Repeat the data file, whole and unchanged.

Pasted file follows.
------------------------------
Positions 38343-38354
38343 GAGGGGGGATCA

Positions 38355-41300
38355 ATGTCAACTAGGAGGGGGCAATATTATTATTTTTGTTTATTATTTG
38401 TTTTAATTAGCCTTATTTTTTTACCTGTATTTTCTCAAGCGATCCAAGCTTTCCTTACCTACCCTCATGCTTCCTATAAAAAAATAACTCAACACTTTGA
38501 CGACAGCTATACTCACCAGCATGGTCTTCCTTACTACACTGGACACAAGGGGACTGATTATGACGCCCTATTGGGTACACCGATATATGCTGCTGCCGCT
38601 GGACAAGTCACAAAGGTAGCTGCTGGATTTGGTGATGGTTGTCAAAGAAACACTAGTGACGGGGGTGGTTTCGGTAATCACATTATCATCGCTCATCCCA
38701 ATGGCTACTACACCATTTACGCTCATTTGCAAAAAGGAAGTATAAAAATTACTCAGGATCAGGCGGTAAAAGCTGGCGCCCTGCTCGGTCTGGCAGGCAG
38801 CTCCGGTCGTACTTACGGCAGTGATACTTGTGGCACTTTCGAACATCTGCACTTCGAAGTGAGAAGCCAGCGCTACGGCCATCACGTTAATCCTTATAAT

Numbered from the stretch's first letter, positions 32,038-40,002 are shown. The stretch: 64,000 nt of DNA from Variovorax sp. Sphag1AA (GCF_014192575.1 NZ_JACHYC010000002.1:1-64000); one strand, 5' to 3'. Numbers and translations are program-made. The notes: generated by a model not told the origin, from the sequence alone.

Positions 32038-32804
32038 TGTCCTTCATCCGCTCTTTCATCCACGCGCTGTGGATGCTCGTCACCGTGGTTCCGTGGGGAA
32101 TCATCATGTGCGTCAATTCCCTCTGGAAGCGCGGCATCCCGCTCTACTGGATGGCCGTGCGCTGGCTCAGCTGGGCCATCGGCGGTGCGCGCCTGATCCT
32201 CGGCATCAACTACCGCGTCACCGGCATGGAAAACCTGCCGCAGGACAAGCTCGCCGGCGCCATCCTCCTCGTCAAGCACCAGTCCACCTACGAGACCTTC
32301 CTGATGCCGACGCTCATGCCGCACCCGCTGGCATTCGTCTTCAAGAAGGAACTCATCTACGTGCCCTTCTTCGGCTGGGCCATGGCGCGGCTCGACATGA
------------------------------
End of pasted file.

Positions 38343-38354
38343 GAGGGGGGATCA

Positions 38355-41300
38355 ATGTCAACTAGGAGGGGGCAATATTATTATTTTTGTTTATTATTTG
38401 TTTTAATTAGCCTTATTTTTTTACCTGTATTTTCTCAAGCGATCCAAGCTTTCCTTACCTACCCTCATGCTTCCTATAAAAAAATAACTCAACACTTTGA
38501 CGACAGCTATACTCACCAGCATGGTCTTCCTTACTACACTGGACACAAGGGGACTGATTATGACGCCCTATTGGGTACACCGATATATGCTGCTGCCGCT
38601 GGACAAGTCACAAAGGTAGCTGCTGGATTTGGTGATGGTTGTCAAAGAAACACTAGTGACGGGGGTGGTTTCGGTAATCACATTATCATCGCTCATCCCA
38701 ATGGCTACTACACCATTTACGCTCATTTGCAAAAAGGAAGTATAAAAATTACTCAGGATCAGGCGGTAAAAGCTGGCGCCCTGCTCGGTCTGGCAGGCAG
38801 CTCCGGTCGTACTTACGGCAGTGATACTTGTGGCACTTTCGAACATCTGCACTTCGAAGTGAGAAGCCAGCGCTACGGCCATCACGTTAATCCTTATAAT

Numbered from the stretch's first letter, positions 32,038-40,002 are shown. The stretch: 64,000 nt of DNA from Variovorax sp. Sphag1AA (GCF_014192575.1 NZ_JACHYC010000002.1:1-64000); one strand, 5' to 3'. Numbers and translations are program-made. The notes: generated by a model not told the origin, from the sequence alone.

Positions 32038-32804
32038 TGTCCTTCATCCGCTCTTTCATCCACGCGCTGTGGATGCTCGTCACCGTGGTTCCGTGGGGAA
32101 TCATCATGTGCGTCAATTCCCTCTGGAAGCGCGGCATCCCGCTCTACTGGATGGCCGTGCGCTGGCTCAGCTGGGCCATCGGCGGTGCGCGCCTGATCCT
32201 CGGCATCAACTACCGCGTCACCGGCATGGAAAACCTGCCGCAGGACAAGCTCGCCGGCGCCATCCTCCTCGTCAAGCACCAGTCCACCTACGAGACCTTC
32301 CTGATGCCGACGCTCATGCCGCACCCGCTGGCATTCGTCTTCAAGAAGGAACTCATCTACGTGCCCTTCTTCGGCTGGGCCATGGCGCGGCTCGACATGA